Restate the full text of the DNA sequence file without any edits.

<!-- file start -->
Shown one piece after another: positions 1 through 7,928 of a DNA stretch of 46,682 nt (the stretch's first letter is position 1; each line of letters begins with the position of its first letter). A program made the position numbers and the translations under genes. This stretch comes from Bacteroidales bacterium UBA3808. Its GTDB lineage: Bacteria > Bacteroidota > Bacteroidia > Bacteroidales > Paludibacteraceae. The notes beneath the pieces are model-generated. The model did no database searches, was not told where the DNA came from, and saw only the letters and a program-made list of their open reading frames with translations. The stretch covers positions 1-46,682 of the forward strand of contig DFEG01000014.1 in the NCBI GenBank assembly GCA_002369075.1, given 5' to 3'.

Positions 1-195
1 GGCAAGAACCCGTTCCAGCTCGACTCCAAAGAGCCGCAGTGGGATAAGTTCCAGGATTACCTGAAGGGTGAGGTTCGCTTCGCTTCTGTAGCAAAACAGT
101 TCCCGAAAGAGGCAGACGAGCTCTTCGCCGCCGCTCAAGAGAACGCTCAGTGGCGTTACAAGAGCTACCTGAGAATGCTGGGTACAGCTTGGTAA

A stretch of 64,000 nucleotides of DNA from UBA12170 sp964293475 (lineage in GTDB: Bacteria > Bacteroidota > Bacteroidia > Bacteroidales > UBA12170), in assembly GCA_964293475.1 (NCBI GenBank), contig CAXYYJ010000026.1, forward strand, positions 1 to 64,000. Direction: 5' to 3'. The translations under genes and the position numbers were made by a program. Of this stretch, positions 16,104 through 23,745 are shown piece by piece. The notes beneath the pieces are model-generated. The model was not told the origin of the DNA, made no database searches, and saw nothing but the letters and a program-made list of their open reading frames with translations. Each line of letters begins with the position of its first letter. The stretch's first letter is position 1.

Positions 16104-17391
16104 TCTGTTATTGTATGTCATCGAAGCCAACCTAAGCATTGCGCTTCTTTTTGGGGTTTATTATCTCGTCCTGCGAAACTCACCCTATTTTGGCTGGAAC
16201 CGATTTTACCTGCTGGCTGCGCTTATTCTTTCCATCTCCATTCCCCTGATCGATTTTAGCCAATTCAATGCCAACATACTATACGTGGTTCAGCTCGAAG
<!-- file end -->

Shown one piece after another: positions 1 through 7,928 of a DNA stretch of 46,682 nt (the stretch's first letter is position 1; each line of letters begins with the position of its first letter). A program made the position numbers and the translations under genes. This stretch comes from Bacteroidales bacterium UBA3808. Its GTDB lineage: Bacteria > Bacteroidota > Bacteroidia > Bacteroidales > Paludibacteraceae. The notes beneath the pieces are model-generated. The model did no database searches, was not told where the DNA came from, and saw only the letters and a program-made list of their open reading frames with translations. The stretch covers positions 1-46,682 of the forward strand of contig DFEG01000014.1 in the NCBI GenBank assembly GCA_002369075.1, given 5' to 3'.

Positions 1-195
1 GGCAAGAACCCGTTCCAGCTCGACTCCAAAGAGCCGCAGTGGGATAAGTTCCAGGATTACCTGAAGGGTGAGGTTCGCTTCGCTTCTGTAGCAAAACAGT
101 TCCCGAAAGAGGCAGACGAGCTCTTCGCCGCCGCTCAAGAGAACGCTCAGTGGCGTTACAAGAGCTACCTGAGAATGCTGGGTACAGCTTGGTAA

A stretch of 64,000 nucleotides of DNA from UBA12170 sp964293475 (lineage in GTDB: Bacteria > Bacteroidota > Bacteroidia > Bacteroidales > UBA12170), in assembly GCA_964293475.1 (NCBI GenBank), contig CAXYYJ010000026.1, forward strand, positions 1 to 64,000. Direction: 5' to 3'. The translations under genes and the position numbers were made by a program. Of this stretch, positions 16,104 through 23,745 are shown piece by piece. The notes beneath the pieces are model-generated. The model was not told the origin of the DNA, made no database searches, and saw nothing but the letters and a program-made list of their open reading frames with translations. Each line of letters begins with the position of its first letter. The stretch's first letter is position 1.

Positions 16104-17391
16104 TCTGTTATTGTATGTCATCGAAGCCAACCTAAGCATTGCGCTTCTTTTTGGGGTTTATTATCTCGTCCTGCGAAACTCACCCTATTTTGGCTGGAAC
16201 CGATTTTACCTGCTGGCTGCGCTTATTCTTTCCATCTCCATTCCCCTGATCGATTTTAGCCAATTCAATGCCAACATACTATACGTGGTTCAGCTCGAAG